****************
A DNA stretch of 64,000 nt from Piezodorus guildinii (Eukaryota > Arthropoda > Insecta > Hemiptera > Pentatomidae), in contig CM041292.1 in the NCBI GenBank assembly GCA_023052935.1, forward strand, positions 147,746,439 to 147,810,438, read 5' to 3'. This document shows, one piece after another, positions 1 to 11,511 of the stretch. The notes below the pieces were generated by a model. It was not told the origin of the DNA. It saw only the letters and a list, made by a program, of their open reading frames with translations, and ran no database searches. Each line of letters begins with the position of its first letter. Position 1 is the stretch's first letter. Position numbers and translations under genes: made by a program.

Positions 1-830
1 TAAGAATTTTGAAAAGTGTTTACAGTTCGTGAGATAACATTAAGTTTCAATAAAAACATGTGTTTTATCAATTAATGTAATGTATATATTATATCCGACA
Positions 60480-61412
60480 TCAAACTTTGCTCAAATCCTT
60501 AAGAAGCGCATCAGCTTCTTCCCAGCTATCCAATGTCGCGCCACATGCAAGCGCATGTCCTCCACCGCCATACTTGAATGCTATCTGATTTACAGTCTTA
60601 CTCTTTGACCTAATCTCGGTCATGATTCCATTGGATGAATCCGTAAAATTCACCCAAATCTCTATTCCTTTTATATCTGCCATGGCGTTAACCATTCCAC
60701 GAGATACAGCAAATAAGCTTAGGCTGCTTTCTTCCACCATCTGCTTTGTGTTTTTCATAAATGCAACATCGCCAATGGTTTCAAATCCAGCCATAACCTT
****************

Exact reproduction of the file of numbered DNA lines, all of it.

A DNA stretch of 64,000 nt from Piezodorus guildinii (Eukaryota > Arthropoda > Insecta > Hemiptera > Pentatomidae), in contig CM041292.1 in the NCBI GenBank assembly GCA_023052935.1, forward strand, positions 147,746,439 to 147,810,438, read 5' to 3'. This document shows, one piece after another, positions 1 to 11,511 of the stretch. The notes below the pieces were generated by a model. It was not told the origin of the DNA. It saw only the letters and a list, made by a program, of their open reading frames with translations, and ran no database searches. Each line of letters begins with the position of its first letter. Position 1 is the stretch's first letter. Position numbers and translations under genes: made by a program.

Positions 1-830
1 TAAGAATTTTGAAAAGTGTTTACAGTTCGTGAGATAACATTAAGTTTCAATAAAAACATGTGTTTTATCAATTAATGTAATGTATATATTATATCCGACA
Positions 60480-61412
60480 TCAAACTTTGCTCAAATCCTT
60501 AAGAAGCGCATCAGCTTCTTCCCAGCTATCCAATGTCGCGCCACATGCAAGCGCATGTCCTCCACCGCCATACTTGAATGCTATCTGATTTACAGTCTTA
60601 CTCTTTGACCTAATCTCGGTCATGATTCCATTGGATGAATCCGTAAAATTCACCCAAATCTCTATTCCTTTTATATCTGCCATGGCGTTAACCATTCCAC
60701 GAGATACAGCAAATAAGCTTAGGCTGCTTTCTTCCACCATCTGCTTTGTGTTTTTCATAAATGCAACATCGCCAATGGTTTCAAATCCAGCCATAACCTT